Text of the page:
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Cambridge University

This Discovered Fossil Could Be The First Of Its Kind

Paleontologists in Great Britain believe they've uncovered the first fossilized dinosaur brain. It's roughly 133 million years old.

By Lindsay Gloor | October 27, 2016

A team of British paleontologists think they've uncovered the first fossilized dinosaur brain.

An amateur fossil hunter found the potential brain fragment in East Sussex, England, more than a decade ago.

The fossil seems to be from an herbivorous dinosaur, similar to an Iguanodon, that lived during the Early Cretaceous Period — roughly 133 million years ago.

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SEE MORE: Discovery Of Earth's Oldest Fossils Has Implications For Mars

Although previous dinosaur fossils have captured skin, organs and even red blood cells, scientists were skeptical brain tissue could be preserved.

One paleontologist from the University of Cambridge said the brain fragment was most likely petrified when the dinosaur died in a shallow swamp or bog. There the acidity of the water replaced the soft tissue with minerals, basically "pickling" the brain.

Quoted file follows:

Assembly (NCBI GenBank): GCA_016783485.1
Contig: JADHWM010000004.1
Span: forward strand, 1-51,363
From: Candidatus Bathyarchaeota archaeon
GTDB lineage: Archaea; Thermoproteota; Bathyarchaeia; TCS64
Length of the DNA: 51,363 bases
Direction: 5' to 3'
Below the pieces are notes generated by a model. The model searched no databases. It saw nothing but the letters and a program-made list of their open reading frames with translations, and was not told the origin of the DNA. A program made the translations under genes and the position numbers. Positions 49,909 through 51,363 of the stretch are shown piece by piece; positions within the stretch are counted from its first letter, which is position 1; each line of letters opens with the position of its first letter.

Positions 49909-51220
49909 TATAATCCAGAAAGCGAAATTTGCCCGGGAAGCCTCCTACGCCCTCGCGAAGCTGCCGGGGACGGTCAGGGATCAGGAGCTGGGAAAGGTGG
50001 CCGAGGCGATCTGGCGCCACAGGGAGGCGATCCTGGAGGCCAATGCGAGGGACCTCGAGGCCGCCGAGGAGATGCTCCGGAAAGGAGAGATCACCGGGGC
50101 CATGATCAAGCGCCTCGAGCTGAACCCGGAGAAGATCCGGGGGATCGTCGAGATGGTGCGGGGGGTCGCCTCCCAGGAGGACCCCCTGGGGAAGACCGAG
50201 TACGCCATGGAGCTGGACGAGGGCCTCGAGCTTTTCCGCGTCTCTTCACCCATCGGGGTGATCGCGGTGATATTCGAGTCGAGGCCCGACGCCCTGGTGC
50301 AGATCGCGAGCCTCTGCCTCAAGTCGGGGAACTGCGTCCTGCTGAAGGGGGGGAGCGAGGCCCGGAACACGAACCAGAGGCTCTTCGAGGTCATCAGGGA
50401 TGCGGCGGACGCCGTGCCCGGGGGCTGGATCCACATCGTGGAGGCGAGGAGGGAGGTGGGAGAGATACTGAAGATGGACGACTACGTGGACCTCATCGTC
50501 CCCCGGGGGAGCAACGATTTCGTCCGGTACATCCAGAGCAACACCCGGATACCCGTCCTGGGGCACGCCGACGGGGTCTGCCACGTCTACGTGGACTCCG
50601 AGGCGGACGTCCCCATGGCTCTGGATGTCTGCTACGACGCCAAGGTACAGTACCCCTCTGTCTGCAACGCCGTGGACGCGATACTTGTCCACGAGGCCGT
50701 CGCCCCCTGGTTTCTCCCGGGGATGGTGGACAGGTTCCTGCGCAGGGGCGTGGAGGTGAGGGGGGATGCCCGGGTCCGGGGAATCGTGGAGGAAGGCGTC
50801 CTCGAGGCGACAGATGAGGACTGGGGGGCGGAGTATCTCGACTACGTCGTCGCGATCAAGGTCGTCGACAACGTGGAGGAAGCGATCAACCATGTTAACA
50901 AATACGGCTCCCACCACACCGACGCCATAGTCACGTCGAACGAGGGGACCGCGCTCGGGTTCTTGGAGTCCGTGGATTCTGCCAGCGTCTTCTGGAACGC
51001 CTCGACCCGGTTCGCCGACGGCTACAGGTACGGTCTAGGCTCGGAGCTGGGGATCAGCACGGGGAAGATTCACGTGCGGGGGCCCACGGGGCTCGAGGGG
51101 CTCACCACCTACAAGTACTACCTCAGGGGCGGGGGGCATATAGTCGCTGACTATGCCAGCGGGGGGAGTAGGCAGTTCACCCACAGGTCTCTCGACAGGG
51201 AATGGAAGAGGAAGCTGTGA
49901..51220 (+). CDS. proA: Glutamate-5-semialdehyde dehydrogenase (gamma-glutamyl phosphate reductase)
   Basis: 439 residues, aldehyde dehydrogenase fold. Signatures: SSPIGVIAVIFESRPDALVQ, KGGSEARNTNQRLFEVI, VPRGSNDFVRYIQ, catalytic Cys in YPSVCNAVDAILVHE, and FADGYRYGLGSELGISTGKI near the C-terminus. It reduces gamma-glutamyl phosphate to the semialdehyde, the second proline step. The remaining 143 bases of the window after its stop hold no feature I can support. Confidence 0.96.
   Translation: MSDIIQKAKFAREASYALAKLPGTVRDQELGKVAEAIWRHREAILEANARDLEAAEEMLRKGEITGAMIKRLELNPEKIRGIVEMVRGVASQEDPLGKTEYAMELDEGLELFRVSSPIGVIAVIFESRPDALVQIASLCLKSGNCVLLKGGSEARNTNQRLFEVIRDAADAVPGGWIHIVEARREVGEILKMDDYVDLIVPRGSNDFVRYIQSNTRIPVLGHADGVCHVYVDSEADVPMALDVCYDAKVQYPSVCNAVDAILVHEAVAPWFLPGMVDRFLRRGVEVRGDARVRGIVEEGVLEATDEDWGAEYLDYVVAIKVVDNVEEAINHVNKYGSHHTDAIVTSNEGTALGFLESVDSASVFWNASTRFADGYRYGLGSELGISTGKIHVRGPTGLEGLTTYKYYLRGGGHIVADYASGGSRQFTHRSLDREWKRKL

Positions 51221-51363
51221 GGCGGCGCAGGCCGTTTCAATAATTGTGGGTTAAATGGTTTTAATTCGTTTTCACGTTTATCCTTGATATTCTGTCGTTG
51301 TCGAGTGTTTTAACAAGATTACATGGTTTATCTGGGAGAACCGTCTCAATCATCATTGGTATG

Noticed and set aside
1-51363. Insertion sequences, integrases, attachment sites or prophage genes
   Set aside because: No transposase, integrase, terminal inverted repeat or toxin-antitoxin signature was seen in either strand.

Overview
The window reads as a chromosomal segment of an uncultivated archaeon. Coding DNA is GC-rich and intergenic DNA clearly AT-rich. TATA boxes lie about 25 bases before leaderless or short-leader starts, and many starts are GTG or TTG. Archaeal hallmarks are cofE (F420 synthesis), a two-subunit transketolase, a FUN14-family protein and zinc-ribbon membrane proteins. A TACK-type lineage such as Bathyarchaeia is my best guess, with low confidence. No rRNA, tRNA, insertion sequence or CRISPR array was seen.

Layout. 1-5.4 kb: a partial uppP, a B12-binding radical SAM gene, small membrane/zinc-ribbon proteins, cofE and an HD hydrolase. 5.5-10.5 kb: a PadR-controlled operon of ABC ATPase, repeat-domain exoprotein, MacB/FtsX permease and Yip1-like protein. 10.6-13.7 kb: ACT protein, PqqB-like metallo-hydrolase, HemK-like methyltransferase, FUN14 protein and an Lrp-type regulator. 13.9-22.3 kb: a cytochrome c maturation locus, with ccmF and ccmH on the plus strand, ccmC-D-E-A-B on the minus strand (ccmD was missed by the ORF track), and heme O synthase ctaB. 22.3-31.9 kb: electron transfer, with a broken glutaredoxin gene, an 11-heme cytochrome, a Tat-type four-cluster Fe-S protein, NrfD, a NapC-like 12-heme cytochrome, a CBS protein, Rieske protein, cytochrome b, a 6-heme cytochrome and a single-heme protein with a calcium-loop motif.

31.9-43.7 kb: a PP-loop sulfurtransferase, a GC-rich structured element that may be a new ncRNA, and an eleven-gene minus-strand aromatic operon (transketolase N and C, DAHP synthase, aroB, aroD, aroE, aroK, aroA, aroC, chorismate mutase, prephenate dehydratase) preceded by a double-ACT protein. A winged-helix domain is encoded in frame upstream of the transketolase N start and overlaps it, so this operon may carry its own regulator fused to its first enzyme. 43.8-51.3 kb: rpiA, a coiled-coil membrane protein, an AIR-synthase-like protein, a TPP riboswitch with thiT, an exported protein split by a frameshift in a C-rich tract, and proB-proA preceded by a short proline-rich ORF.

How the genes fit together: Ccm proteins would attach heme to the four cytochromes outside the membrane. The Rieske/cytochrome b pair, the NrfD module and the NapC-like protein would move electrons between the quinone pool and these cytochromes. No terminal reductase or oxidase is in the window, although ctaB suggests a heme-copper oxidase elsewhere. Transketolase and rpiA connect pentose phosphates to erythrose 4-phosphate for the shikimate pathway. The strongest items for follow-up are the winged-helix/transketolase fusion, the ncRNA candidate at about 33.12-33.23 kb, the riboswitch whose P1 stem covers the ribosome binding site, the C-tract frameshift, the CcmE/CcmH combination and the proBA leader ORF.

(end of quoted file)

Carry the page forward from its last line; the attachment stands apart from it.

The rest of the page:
The finding is important not only because it's the first of its kind, but because it can hopefully pave the way for similar discoveries in the future.

However, this will not tell scientists much more about dinosaurs. Although, it does support previous research that concluded the prehistoric beings are similar to modern-day birds and crocodiles.

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